I’m caught off guard when the minister inquires about my recent minor surgery, opening up an unanticipated conversation on the merits of early cancer screening. As it happens, the minister in the next office — Health Minister Adriana LaGrange, whom I’ve never met — is then invited to our discussion to receive some of my feedback on cancer care. Our 10-minute chat about cancer concludes, much to my surprise, with a warm hug from the health minister.

Feeling quite at ease, Schulz and I continue this female-to-female exchange, talking about the day-to-day realities of parenting kids and being a politician. Her children are young — 8 and 5 — and I find myself nodding as she explains how she’s learned not to be apologetic about prioritizing family. “I did not miss dropping her (daughter) off on her first day of kindergarten. I did not miss picking her up on her first day. I left here at 2 o’clock. Picked her up at 2:30 and still went and delivered a speech later that night,” Schulz chuckles. She believes this is quite normal for working mothers.

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I agree, but most working mothers I know didn’t spend the summer months figuring out how to negotiate with Guilbeault, a former Greenpeace stuntman who demonstrates an enduring embrace of anti-oil and gas ideology. So, how do you negotiate with an activist?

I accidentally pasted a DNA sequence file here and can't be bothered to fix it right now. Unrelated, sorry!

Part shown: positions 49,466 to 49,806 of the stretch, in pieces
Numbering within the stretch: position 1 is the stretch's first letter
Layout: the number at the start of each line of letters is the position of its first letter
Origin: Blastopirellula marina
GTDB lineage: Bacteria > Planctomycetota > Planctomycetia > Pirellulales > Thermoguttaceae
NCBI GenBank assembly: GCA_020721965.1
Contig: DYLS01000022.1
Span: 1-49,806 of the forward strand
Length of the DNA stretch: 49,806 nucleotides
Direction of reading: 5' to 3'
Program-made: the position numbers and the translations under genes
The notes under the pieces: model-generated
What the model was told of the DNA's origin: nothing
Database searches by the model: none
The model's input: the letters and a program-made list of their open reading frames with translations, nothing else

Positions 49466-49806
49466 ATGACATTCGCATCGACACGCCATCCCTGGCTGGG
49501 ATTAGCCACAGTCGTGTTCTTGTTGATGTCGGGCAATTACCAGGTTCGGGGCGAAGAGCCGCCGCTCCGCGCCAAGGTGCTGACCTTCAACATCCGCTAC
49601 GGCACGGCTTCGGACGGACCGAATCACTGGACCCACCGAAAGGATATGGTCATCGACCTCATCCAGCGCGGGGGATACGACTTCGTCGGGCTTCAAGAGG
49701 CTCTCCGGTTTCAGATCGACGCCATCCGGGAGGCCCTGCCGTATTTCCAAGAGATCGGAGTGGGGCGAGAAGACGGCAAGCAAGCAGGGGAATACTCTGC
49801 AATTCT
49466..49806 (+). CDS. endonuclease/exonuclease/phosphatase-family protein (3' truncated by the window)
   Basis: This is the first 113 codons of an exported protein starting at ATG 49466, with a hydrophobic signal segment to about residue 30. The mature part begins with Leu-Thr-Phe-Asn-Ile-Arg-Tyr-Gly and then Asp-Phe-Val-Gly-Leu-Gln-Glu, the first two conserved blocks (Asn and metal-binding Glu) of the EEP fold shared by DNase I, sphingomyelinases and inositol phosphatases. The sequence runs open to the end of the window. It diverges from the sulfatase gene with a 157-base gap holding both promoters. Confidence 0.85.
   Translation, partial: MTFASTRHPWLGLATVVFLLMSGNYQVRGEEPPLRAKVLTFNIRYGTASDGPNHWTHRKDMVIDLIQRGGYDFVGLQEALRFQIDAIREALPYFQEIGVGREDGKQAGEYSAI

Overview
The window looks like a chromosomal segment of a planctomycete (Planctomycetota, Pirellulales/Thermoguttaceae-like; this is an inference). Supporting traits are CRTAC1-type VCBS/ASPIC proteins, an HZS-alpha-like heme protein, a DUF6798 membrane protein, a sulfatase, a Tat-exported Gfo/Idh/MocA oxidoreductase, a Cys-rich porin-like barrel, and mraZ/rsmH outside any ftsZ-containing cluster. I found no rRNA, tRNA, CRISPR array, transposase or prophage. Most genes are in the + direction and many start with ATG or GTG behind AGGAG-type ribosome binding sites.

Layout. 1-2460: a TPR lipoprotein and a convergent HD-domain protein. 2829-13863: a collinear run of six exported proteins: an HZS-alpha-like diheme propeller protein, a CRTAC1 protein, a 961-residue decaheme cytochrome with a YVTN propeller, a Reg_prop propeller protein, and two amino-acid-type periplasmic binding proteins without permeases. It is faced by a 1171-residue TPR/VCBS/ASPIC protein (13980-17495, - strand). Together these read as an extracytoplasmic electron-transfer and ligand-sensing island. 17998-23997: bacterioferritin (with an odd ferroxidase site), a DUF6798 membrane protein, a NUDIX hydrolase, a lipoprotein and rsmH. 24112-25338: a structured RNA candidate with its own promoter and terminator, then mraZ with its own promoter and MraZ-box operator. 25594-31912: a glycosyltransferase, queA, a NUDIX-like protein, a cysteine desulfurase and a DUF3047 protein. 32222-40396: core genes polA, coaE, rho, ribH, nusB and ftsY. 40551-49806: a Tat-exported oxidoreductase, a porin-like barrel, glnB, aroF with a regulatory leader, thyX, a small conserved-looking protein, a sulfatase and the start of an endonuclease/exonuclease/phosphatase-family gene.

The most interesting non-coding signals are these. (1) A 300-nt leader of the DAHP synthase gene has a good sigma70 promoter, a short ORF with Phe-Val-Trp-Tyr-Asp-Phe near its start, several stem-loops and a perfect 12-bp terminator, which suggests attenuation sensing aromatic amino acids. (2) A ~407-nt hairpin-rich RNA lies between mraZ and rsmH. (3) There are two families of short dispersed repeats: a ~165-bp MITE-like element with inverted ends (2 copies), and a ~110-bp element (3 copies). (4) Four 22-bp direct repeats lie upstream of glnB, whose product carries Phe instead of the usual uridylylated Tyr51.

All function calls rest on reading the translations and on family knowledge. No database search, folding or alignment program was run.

“Minister Guilbeault was my first call” after being named Alberta’s environment minister in early June, she says.

“It was a nice introductory call. It was polite. I offered to meet him, to fly wherever — out east, I knew he had a trip to B.C. and offered to fly to B.C.”

It wasn’t until the third week of July that Schulz met the federal minister, face-to-face, in Calgary.

Federal Minister of Environment and Climate Change Steven Guilbeault.
Federal Minister of Environment and Climate Change Steven Guilbeault. Photo by Arlyn McAdorey/The Canadian Press

In their first meeting, the politeness continued, Schulz recalls. She asked for data on the impacts of federal policies for Canadians. And she asked him to set ideology aside: “What I tried to get across was, look, in my opinion, I know we’re coming from different places but we have an opportunity right now. We missed an opportunity with LNG (liquified natural gas) and supplying what the world needs. I want history to show … we were able to put ideology aside and step up with what Alberta and Canada and the world needs right now.”

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And then, in early August, with only one day’s notice, Schulz explains how Guilbeault rolled out the clean electricity regulations: “We were told by Ministers Wilkinson (federal Minister of Energy and Natural Resources) and Guilbeault, we (Alberta) would have seven to eight months to provide our feedback. We were then given the basic 75-day minimum.”